Impact


1. Context of the Research

This report summarizes key findings from pilot research with one cohort of teachers participating in the Empowering Teachers Through VideoReView project during 2016-2017. This project is a four-year research and development initiative funded by the National Science Foundation (#1415898) to develop teachers’ capacities in noticing and responding to their students’ thinking in science. The VideoReView program involves school-based, video-supported professional learning, and an easy-to-use technology for teachers to capture and study their own classroom discussion videos.

In this program, teachers participate in a four-part professional learning sequence – PLAN, ENACT, STUDY, and MEET (PESM). First teachers use a discussion planning tool to PLAN science discussions in the classrooms. The tool asks them to identify learning goals and discussion questions, and to anticipate students’ ideas and their possible teaching moves in response. Then, teachers ENACT the discussions in their classrooms, and use technology—a camera and software—to record the discussions. Next, teachers use the software to STUDY independently videos of their science discussions. In studying their videos, teachers attend to and analyze students’ ideas and reasoning related to the learning goals. Teachers also use the software to prepare video cases to discuss with colleagues for deeper reflection. Finally, they MEET with school-based colleagues in primarily teacher-led, school-based “Video Clubs” to discuss the cases, and to consider implications for their teaching.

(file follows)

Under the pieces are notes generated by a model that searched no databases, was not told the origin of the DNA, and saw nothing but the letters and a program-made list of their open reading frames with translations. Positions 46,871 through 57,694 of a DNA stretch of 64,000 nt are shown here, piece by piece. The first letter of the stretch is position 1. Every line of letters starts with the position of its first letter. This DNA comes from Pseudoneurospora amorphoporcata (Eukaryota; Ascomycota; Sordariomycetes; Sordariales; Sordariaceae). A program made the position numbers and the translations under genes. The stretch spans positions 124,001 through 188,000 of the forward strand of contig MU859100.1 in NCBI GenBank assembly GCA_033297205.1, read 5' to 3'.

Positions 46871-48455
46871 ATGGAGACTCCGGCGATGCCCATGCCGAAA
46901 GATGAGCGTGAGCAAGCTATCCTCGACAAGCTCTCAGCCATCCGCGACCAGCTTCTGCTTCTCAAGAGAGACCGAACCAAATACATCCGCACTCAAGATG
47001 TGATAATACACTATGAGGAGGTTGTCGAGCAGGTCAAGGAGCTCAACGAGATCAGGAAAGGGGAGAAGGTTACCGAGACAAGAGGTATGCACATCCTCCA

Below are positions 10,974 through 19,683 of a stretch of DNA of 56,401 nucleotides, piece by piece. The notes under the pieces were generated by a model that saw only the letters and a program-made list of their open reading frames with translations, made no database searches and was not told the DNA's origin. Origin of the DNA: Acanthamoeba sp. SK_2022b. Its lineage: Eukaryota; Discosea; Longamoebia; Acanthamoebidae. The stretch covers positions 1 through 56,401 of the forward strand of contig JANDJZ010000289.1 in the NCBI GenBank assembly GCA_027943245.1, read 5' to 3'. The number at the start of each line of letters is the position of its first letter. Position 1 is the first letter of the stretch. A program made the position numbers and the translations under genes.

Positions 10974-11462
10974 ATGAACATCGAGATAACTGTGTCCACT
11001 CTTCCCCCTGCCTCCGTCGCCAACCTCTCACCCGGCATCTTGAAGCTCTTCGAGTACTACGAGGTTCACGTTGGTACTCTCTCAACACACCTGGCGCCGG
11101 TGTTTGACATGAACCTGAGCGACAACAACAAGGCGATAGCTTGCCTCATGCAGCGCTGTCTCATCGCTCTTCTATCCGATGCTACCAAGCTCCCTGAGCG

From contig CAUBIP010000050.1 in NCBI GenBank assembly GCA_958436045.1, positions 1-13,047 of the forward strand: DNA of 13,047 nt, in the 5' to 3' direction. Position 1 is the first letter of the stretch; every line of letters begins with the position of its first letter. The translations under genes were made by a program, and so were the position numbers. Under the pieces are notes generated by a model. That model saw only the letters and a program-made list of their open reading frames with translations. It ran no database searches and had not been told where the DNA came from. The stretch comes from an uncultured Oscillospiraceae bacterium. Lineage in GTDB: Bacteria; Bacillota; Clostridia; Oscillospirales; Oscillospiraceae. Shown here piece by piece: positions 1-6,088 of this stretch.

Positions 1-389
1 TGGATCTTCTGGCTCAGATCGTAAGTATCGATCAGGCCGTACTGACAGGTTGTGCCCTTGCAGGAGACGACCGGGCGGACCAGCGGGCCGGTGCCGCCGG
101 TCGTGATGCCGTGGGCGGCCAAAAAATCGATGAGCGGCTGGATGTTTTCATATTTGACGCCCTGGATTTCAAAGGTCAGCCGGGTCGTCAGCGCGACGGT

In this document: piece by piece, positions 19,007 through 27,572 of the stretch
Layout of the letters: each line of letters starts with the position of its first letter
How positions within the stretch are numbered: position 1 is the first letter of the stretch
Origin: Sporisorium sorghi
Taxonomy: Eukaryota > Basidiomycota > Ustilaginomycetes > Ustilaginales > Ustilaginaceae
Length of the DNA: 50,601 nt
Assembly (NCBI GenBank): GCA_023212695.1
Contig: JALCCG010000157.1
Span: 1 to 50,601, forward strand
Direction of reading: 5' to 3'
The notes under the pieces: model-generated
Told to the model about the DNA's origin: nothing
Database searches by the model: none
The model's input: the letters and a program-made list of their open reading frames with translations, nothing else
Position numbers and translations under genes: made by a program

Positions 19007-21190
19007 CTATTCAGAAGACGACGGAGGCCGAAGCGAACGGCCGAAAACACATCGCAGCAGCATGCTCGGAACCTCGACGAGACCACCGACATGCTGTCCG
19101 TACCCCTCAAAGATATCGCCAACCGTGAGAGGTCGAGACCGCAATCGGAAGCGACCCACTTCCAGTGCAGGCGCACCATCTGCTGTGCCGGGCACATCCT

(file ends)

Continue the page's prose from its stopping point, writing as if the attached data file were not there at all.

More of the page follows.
2. Research Focus and Questions

The purpose of the VideoReView research was to study how school-based, video-supported professional learning helped teachers to notice and respond to students’ thinking in science. As teachers participated in the professional development program, the research examined changes in four areas of teachers’ and students’ learning: (i) teachers’ noticing of students’ thinking as they study classroom videos; (ii) teachers’ facilitation of classroom science discussions; (iii) students’ participation in science discussions; and (iv) students’ conceptual understanding in science Specifically, the following questions guided the research:
  • Does participation in the VideoReView program improve teachers’ attention to and interpretation of students’ thinking, and pedagogical decisions based on students’ thinking?
  • Does participation in the VideoReView program improve teachers’ facilitation of discussions to promote students’ learning?